Welcome to my weekly discussion of the animated films of the Walt Disney Studio. I’m proceeding mostly chronologically. The title comes from a quote from Walt, “I never called my work an ‘art’ It’s part of show business, the business of building entertainment.”
Title: Oliver & Company
Year: 1988 1
Source materials : Oliver Twist by Charles Dickens
Budget: $31 million
Box office: $74.2 million
On Fifth Avenue, an orphaned kitten named Oliver is left abandoned. Wandering the streets by himself, Oliver meets a laid-back mongrel named Dodger who assists the kitten in stealing food from a hot dog vendor named Louie. Dodger then flees the scene without sharing his bounty with Oliver.
Oliver follows Dodger all throughout the streets until he eventually arrives at the barge of his owner, a pickpocket named Fagin, along with his meal, to give to his friends: Tito the chihuahua, Einstein the Great Dane, Rita the Afghan Hound, and Francis the bulldog. Oliver sneaks inside and is discovered by the dogs. After a moment of confusion, he is then received with a warm welcome. Fagin comes in and explains that he is running out of time to repay the money he borrowed from Sykes, a nefarious shipyard agent and loan shark. Sykes tells Fagin that the money must be paid in three days, or else. Sykes’s dobermans, Roscoe and DeSoto, attack Oliver, but the cat is defended by Fagin’s dogs. After the dogs cheer him up, Fagin is introduced to Oliver, and, considering that they all need help, accepts him into the gang.
The next day, Fagin and his pets, now including Oliver, hit the streets to sell some shoddy goods and perhaps steal money. Oliver and Tito attempt to sabotage a limousine driven by Winston, a butler who is chaperoning Jenny Foxworth, a lonely rich girl whose parents are away on a trip. However, the plan backfires when Oliver accidentally slips on the ignition keys, starting the car and electrocuting Tito. Jenny then helps untangle Oliver from the wires and adopts him out of loneliness, much to the disgust of Georgette, the Foxworth family’s pompous and pampered poodle.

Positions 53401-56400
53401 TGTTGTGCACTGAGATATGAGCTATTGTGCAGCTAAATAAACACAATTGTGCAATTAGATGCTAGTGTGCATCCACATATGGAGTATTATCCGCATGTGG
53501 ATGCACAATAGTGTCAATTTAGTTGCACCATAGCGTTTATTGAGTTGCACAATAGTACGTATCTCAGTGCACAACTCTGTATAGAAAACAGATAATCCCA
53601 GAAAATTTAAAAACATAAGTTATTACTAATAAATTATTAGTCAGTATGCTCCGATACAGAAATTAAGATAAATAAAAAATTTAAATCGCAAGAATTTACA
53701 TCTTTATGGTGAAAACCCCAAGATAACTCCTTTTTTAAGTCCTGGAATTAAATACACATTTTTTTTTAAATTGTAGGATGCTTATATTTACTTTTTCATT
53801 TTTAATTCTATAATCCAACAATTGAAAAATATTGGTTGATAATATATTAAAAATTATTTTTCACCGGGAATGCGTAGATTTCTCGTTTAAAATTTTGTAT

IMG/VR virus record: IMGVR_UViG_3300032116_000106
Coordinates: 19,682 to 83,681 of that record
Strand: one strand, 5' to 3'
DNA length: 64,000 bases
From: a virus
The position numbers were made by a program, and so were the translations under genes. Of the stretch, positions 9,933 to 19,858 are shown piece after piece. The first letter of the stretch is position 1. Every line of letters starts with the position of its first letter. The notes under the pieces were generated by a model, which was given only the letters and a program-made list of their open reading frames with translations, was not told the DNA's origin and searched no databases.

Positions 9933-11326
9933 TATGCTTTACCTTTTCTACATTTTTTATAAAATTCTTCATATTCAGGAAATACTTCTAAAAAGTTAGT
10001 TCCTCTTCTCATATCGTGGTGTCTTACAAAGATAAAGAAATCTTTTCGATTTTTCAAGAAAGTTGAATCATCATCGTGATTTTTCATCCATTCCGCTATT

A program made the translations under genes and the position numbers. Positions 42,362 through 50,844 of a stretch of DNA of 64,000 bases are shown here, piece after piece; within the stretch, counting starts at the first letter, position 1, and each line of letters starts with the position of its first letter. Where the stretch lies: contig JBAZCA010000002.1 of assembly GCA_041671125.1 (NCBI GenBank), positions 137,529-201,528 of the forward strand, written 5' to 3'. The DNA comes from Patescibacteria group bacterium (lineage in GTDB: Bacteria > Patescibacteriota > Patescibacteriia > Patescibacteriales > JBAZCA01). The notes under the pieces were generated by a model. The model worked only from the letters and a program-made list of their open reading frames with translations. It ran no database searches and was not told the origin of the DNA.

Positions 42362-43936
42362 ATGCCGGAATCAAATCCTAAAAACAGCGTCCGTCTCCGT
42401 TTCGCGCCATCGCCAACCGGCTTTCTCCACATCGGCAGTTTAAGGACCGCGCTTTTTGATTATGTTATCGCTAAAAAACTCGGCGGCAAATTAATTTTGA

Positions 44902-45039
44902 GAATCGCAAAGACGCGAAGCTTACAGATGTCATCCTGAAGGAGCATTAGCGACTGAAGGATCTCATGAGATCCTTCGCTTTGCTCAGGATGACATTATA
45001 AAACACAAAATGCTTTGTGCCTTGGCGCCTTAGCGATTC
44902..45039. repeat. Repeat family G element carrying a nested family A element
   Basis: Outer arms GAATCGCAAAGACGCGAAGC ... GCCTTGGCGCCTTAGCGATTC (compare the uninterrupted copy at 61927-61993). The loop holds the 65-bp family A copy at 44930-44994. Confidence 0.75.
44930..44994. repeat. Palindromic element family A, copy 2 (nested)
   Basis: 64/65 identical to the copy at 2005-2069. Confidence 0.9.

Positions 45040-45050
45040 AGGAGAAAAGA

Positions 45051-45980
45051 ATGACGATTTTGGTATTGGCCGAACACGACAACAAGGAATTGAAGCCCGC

Dodger and the others manage to steal Oliver from the Foxworth family and bring him back to the barge, but he explains that he was treated kindly and did not want to leave, much to the shock of Dodger who feels that Oliver is being ungrateful, but allows him the opportunity to leave. However, Fagin arrives and concocts a plan to ransom Oliver, then sends Jenny a ransom note. Jenny discovers the note and sets out to get Oliver back, while Fagin informs Sykes of his plan. Later, Jenny meets up with Fagin, who is shocked that the “very rich cat owner person” is only a little girl. Bothered by his conscience after seeing Jenny distraught over losing Oliver, Fagin gives Oliver back freely.